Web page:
Are the Ikea Ladda batteries just as good as Eneloops?

busseguy

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My Eneloop batteries are getting old and I was planning on buying the Eneloop kits from Costco but for some reason they discontinued them.

I found the IKEA Ladda batteries and they are supposed to be about the same MAH rating.

Are they just as good as Eneloops? I figured I would try them out since they are cheap enough and I have an ikea near me.
 

WalkIntoTheLight

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It depends. No, I don't think Lladas are identical to Eneloops. Certainly the high-capacity ones are not the same as Eneloop Pros. But the regular versions of both seem to be quite similar. Reports seem to indicate the quality control might not be as good as Eneloops, but they're cheaper, and so even if some are not great you'll probably still save money.

You're right about Costco not selling them any more. Pity. I normally do an order from costco.ca every summer when they go on sale. Oh well, I have way too many (around 400, IIRC), so probably I should just use what I have over the next few years. I'm still using Eneloops from 2006, so they do last forever. If you can get Eneloops, I'd recommend them over Lladas. But if you can't, then the Lladas are a decent choice too.
 

HakanC

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It depends.

+1


I don't think Lladas are identical to Eneloops. Certainly the high-capacity ones are not the same as Eneloop Pros.
There are a few tests that indicates that the differencies are quite small

4zVC0UKM2x91qqlxPAPsmdgORS2IHeVl7TVXZwoqnhbcbuNWkDIYf93Cw4rL1KKld9V73YPv8Y7L4InP-Mt_b-BMWmqqKnUHZhziPHD80b8QmDJ1l22tVYBkmjc0AicmM8GgPjBjdC4EkV5cVJtPIaQrGDIaZddnm5eUnkipMa5_mSVsvDmIWxN_K95M8mn0kV4MtR-jB3dTQwRvWRZVrYYK4bbU_yOQT2oUBhAaza4OVFg94LlPj7F4bYbzOWvS2YmDdt6peJjw4eo8L5YqNWwzkrC1JUZP2t_1T0q702tZ3rl4OiilMq5EVCLFLtv-4Ed4dACBoJT4NWI1z8ljfJQ9l5FSxwZ51ZS7ZXkPbPnTHl3tO-LTc-JTgPX2UNq8Ss1HIdlWR91fYkIal9Tt8BZAqEoSJ68aci6jGD86kV7mB61jHcASJcRl8C75uab84euRZn0ytuaYeRaolnph106rq4LErN379ThVhcfnWw20hP214OAUFB1SxqwNtQUJn08io5IJVOjCL0hlTCrTYdSAPc8pptib9JmbObPg38g0aVg5ERx6_88NNczDzeMf5eEa99wee6ost8RGxh7fCiWU-beFxvU289q15j-C33QRlxGN_QYi_k7EX_OuGo0TFBLBUPsrmWIk7Vk1RbXzWgSATmZ6c9PwakfMTpxNIKL5nbRHQ9KSkuLpqCpA=w717-h400-no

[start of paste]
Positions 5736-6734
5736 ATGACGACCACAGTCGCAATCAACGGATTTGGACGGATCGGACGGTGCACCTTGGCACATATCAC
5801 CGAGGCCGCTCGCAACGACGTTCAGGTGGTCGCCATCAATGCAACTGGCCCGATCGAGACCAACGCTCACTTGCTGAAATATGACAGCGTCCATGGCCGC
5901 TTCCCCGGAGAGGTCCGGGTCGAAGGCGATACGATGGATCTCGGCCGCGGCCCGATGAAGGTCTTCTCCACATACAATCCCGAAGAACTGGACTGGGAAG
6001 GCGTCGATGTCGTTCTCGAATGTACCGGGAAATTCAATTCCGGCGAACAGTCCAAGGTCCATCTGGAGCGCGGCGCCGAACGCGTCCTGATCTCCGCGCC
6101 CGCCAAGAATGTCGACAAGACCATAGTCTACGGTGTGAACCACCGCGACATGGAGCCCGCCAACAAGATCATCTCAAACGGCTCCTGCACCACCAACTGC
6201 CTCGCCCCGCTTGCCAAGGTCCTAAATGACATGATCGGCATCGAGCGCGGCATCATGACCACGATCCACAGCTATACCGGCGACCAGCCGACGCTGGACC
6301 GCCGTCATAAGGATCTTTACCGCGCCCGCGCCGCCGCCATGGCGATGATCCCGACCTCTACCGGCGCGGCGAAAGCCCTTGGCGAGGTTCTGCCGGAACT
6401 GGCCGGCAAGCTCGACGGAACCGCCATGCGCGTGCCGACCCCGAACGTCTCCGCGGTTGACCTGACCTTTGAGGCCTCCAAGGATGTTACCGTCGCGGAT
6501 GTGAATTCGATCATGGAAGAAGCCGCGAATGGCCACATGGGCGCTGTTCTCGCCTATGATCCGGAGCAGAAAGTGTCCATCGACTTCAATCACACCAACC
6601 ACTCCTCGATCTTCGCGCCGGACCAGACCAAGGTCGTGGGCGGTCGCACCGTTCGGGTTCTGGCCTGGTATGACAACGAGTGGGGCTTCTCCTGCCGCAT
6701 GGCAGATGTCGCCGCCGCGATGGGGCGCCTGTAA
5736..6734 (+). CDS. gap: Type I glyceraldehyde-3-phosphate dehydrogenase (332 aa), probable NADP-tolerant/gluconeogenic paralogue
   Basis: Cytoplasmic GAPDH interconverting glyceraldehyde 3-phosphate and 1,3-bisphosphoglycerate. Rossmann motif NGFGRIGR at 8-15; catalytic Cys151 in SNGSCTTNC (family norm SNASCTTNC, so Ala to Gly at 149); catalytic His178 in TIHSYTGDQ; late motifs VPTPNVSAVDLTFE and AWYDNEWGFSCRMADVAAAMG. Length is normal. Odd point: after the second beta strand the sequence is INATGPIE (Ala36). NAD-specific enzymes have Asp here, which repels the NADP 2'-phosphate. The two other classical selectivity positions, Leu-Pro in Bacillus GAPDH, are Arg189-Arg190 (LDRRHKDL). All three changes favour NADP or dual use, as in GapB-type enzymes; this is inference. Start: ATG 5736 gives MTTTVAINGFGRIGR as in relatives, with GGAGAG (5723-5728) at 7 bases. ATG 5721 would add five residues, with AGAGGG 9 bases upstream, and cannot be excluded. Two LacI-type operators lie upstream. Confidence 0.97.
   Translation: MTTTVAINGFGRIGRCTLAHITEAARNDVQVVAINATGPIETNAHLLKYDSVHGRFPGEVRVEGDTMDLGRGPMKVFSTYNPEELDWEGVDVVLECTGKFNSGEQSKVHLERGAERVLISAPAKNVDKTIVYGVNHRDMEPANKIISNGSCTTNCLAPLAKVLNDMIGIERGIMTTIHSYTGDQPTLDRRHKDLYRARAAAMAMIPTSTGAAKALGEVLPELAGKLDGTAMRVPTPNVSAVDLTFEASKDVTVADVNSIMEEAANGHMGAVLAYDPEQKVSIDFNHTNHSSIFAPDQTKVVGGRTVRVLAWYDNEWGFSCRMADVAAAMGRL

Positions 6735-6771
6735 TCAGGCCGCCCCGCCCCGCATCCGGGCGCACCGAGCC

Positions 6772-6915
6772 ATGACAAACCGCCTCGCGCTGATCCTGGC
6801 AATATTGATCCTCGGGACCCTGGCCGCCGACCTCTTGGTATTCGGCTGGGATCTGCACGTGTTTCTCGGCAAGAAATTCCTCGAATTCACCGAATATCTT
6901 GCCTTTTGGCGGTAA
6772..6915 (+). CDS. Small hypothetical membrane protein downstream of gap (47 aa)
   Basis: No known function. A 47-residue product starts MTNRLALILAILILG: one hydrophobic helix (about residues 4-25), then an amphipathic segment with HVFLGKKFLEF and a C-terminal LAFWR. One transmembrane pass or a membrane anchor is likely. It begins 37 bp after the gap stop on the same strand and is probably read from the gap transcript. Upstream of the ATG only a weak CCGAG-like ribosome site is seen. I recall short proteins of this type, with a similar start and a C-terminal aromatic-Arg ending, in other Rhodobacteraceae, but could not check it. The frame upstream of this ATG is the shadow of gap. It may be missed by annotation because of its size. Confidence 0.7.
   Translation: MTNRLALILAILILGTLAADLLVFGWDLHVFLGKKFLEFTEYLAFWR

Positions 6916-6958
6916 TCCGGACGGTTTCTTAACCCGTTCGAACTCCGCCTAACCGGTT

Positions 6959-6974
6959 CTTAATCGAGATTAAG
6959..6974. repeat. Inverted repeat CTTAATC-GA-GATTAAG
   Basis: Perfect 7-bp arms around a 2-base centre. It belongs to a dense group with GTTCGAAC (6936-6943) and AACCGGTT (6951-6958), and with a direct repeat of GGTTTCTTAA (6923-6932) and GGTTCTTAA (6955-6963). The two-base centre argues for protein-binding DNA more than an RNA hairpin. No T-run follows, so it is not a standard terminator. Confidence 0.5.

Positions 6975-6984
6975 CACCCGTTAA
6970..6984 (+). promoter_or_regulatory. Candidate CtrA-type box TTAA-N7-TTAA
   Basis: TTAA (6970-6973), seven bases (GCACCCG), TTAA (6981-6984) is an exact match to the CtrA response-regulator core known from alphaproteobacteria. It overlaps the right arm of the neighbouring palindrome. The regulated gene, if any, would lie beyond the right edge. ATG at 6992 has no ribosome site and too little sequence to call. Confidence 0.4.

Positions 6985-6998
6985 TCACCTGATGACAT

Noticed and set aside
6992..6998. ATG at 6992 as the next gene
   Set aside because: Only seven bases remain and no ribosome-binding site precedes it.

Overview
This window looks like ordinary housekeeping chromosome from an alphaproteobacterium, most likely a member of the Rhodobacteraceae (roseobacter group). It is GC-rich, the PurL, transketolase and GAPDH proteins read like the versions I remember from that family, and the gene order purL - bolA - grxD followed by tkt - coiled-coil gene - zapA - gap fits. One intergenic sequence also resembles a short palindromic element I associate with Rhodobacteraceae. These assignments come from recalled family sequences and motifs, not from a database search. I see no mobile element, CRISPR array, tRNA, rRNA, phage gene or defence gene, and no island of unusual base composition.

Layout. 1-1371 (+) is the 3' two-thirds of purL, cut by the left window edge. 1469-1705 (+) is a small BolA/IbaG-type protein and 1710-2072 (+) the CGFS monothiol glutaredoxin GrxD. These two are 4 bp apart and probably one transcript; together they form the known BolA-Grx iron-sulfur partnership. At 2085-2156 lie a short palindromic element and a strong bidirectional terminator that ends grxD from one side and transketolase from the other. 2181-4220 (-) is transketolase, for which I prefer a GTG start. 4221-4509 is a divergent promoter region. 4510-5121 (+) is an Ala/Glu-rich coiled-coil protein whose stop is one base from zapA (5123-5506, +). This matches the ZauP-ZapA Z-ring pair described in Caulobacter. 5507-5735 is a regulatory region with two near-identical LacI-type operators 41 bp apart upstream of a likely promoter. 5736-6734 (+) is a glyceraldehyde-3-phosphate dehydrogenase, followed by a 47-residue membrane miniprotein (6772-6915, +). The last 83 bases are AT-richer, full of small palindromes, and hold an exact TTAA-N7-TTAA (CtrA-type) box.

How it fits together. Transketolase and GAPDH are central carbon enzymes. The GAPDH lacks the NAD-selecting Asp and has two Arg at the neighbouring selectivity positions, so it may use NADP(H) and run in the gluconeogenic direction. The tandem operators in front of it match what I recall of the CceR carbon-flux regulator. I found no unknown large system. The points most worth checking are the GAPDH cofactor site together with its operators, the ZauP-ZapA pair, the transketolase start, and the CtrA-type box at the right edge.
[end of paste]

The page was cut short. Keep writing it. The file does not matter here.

AF1QipPiIMUeWUELY3Bi5GUTmvZuzL6QYPhjEJRqFP4K
From:
https://lygte-info.dk/review/batteries2012/Eneloop AA BK-3HCC 2450mAh (Black) UK.html
and
http://lygte-info.dk/review/batteries2012/Ikea Ladda AA 2450mAh (White) UK.html


And also this lifespan test

ScoreCellCapacityCycles
534
IKEA LADDA 2450
2353227
369
Panasonic eneloop pro
2394154

From: Cycle count tests of AA batteries http://aacycler.com


 
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HarryN

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I have been studying the graphs at aacycler.com. (very useful work BTW)

The sample size is only 2 cells, but it is interesting that some batteries had a fairly wide spread on the measurements, while others had quite tight results.

The Lada has a greater than 50% spread in results vs the enloop pro results are fairly consistent. The akku polarcell is remarkably consistent. (based on the 2 cell testing) Not sure where to buy those in the US.

The other fascinating thing is the reverse association of capacity vs cycle life. The standard while enloops appear to have nearly 2x the cycle life of the pro version.

If a person doesn't have a battery capacity tester, they might be better off buying based on consistency of results vs other factors.

Nearly all of them are shot after 3 months of heavy daily use.
 

chillinn

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Looking at Ladda. Thinking hard about them. For the price of a quad of AA Panasonic Eneloop Pro, you get nearly 12x AA Ladda 2450. For the price of an octopack of Eneloop Pro, you get 20x Ladda 2450.

So Eneloop Pro are slick to beautiful and Ladda are plain to ugly. But no one sees your batteries. Image is nothing. Capacity is everything.

Edit: Pulled the plug. I ordered 4 quads of Ladda 2540, total with ship: $34.44
That would be $71.82 before ship for 16 Eneloop Pro in two octopacks from one eBay seller with typical prices.